By: Matthew Striplen
Splice gives us an interesting take on the traditional puzzle game. Created by Cipher Prime and originally released in 2012 for PC, Mac and various portable devices, Splice is making its console debut on the PlayStation Network. Players must arrange bacterium-like capsules in a set pattern, as seen above. The game immediately struck me as tangrams of the future, with a few nuances to call its own.
Each strand must be completed in a set number of “splices,” or moves. Even if the correct shape is achieved, the strand cannot be completed if the splices become exhausted. One of the more intriguing aspects of the game is how the links of bacteria behave depending on how they’re arranged. If only one strand is connected to the base cell, the strand will hang straight down, if another cell or strand is connected to any of the numerous binding points, the entire chain will reorient itself to create symmetry.
In addition to the standard cell, three special cells play vital roles. One simply adds another cell in front of it, another copies everything in front of it while connecting it to the existing strand and the last self-destructs and destroys everything in front of it. The copy cell also recreates any special cells that fall under its sphere of influence. Needless to say, special cells provide the most interest to gameplay.
As far as difficulty is concerned, Splice takes its time, slowly introducing the player to new mechanics. That being said, veterans to the puzzle genre may lose interest early on due to lack of a sufficient challenge. Don’t lose hope, though, as the last few sequences pose some serious head scratchers.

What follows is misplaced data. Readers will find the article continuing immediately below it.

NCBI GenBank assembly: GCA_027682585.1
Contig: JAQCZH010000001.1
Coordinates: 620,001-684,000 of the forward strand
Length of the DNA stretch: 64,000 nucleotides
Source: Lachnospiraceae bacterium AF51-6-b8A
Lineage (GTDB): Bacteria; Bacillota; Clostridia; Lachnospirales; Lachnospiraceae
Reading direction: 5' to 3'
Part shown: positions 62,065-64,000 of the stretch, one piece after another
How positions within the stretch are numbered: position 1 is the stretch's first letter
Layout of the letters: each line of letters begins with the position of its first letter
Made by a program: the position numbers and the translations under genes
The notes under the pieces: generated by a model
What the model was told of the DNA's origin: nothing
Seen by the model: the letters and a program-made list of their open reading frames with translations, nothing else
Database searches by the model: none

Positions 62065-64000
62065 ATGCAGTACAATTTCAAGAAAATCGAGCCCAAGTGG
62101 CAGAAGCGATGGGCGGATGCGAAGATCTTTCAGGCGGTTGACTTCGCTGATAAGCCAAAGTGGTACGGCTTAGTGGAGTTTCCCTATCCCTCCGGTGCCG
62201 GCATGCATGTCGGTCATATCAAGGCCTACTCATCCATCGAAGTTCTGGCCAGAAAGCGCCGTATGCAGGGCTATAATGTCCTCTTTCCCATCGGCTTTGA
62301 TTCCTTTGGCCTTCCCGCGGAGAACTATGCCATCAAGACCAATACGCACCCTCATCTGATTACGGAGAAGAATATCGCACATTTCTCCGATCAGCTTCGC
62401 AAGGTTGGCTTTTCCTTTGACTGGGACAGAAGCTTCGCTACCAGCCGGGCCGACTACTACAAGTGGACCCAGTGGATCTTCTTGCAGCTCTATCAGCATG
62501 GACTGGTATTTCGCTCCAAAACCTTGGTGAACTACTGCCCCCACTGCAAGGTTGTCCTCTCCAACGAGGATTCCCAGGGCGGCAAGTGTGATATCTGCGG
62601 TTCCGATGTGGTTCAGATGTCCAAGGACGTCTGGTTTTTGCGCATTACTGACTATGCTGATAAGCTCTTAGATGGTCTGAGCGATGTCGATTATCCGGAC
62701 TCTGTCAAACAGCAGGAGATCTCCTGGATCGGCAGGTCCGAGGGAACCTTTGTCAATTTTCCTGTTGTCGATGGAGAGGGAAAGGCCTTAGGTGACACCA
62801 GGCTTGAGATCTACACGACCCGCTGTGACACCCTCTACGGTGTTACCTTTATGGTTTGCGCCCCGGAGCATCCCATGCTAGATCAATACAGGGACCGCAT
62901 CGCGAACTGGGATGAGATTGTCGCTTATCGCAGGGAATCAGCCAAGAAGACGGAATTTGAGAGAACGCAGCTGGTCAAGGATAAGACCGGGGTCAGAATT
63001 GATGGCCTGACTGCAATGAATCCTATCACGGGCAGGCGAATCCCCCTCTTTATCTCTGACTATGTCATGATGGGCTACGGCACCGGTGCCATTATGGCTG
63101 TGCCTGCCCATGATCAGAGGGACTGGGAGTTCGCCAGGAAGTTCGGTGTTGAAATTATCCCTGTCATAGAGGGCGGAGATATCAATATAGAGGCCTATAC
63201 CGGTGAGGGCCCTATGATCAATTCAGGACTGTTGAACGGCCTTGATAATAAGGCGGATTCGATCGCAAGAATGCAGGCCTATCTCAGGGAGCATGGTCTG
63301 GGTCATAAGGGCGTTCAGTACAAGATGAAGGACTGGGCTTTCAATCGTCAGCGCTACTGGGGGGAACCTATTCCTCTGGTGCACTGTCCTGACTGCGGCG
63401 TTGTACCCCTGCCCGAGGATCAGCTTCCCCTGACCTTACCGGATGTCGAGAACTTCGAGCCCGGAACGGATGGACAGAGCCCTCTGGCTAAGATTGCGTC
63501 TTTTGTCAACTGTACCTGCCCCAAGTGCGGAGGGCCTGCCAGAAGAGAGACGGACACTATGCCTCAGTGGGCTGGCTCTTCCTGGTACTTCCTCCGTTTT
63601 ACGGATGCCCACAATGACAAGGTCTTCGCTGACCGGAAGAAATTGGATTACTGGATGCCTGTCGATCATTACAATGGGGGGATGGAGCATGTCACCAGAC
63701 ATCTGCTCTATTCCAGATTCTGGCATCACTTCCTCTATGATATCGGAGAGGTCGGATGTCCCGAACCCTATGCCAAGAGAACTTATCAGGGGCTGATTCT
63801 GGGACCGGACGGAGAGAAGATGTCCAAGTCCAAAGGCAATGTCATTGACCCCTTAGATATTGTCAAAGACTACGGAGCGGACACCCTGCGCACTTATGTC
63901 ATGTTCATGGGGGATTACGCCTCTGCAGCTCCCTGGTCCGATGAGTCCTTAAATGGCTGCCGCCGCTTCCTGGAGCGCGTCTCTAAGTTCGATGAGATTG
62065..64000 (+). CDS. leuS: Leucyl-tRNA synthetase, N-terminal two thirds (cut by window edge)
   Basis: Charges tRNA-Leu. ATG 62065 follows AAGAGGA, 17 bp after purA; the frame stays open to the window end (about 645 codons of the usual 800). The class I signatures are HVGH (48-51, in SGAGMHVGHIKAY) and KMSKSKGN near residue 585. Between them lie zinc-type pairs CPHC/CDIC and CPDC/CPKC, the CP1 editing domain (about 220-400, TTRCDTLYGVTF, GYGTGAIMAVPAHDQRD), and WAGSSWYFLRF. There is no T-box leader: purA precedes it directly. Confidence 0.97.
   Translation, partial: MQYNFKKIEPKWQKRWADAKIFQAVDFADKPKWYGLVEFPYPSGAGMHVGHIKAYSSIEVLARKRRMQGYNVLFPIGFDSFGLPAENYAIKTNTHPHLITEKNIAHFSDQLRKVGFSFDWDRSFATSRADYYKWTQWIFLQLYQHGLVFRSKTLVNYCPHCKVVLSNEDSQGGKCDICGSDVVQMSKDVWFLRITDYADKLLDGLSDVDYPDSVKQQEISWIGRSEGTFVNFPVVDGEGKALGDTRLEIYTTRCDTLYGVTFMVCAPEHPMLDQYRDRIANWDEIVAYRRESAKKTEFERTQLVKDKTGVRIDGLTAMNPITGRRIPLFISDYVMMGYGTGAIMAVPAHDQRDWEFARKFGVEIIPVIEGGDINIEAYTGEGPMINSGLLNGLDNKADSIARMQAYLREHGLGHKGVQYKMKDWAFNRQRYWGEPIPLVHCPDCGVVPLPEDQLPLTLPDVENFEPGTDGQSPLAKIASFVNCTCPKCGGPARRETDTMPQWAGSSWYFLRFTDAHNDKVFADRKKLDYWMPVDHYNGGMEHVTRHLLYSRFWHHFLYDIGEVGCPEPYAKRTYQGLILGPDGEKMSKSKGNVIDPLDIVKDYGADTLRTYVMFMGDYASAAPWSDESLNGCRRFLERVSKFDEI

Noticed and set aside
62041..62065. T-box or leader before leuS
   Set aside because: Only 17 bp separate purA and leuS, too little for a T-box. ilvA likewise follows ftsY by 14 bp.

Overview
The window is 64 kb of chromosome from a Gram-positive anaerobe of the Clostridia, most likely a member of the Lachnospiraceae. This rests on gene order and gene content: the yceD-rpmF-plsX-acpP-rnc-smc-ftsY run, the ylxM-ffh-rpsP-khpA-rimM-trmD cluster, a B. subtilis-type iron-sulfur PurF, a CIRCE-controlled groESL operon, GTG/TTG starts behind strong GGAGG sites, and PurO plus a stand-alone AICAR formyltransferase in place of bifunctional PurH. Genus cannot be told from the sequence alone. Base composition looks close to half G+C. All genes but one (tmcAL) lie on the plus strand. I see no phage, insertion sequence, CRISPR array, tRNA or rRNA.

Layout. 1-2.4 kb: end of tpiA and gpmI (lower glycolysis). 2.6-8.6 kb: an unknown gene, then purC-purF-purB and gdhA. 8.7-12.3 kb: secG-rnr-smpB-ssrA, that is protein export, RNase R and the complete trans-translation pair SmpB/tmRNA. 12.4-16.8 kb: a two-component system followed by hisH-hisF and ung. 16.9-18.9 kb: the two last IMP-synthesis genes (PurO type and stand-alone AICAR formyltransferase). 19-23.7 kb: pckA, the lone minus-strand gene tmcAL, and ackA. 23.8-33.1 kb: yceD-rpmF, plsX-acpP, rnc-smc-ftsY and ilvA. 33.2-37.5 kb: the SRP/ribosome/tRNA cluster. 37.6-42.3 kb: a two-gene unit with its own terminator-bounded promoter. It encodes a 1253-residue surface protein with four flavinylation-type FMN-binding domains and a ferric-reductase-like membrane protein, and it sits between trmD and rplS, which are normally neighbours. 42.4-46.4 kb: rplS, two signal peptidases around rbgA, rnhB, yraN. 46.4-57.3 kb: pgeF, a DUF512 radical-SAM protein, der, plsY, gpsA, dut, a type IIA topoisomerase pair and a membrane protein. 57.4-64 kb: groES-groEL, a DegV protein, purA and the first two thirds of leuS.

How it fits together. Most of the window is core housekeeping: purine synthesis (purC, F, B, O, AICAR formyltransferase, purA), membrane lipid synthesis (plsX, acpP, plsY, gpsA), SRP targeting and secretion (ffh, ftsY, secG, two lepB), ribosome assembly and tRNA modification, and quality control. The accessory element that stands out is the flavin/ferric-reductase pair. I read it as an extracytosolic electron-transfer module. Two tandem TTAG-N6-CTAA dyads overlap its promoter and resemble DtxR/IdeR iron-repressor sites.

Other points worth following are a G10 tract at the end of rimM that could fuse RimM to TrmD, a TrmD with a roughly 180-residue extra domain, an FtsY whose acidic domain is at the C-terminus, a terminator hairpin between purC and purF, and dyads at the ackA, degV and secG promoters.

Simplicity is the rule by which Splice‘s graphics are governed. Muted backdrops frame the puzzles nicely, while not distracting from the task at hand. A nice graphical Easter egg uses the controller’s gyroscope. By tilting either left or right, the strands can be shifted from one side to another. This initially gave the impression that 3D puzzles were in store, but sadly they were not — *hint hint nudge nudge* Cipher Prime.
Splice‘s music stands out as unusual in the gaming world, featuring a solo piano track. The entire soundtrack was composed and recorded by one of Cipher Prime’s co-founders, Dain Saint. Unlike most video game soundtracks, Saint’s music does not amp up the player but instead provides an ambient atmosphere, perfect for focus.
One quaint musical touch coincides with a key puzzle mechanic. Players may undo or redo moves at any time without consequence. This expedites the solving process by eliminating the need to start from scratch after a failed attempt. Each time a re/undo action is performed, the music momentarily scrambles, like a cassette tape, for those old enough to remember. Details like this, while not integral to actual gameplay, showcase the care that was put into the project. Well done.
Splice is easily the most original puzzle game I’ve seen in ages. It’s a fantastic title, especially for newer players, as it doesn’t apply too much pressure right away. Despite the high degree of difficulty at the end, Splice can still be completed in a fairly short amount of time. That being said, brevity is always preferable to a bloated mess. Hopefully, a sequel will bring even more puzzle-y goodness. Buy this game before the developers realize how good it is.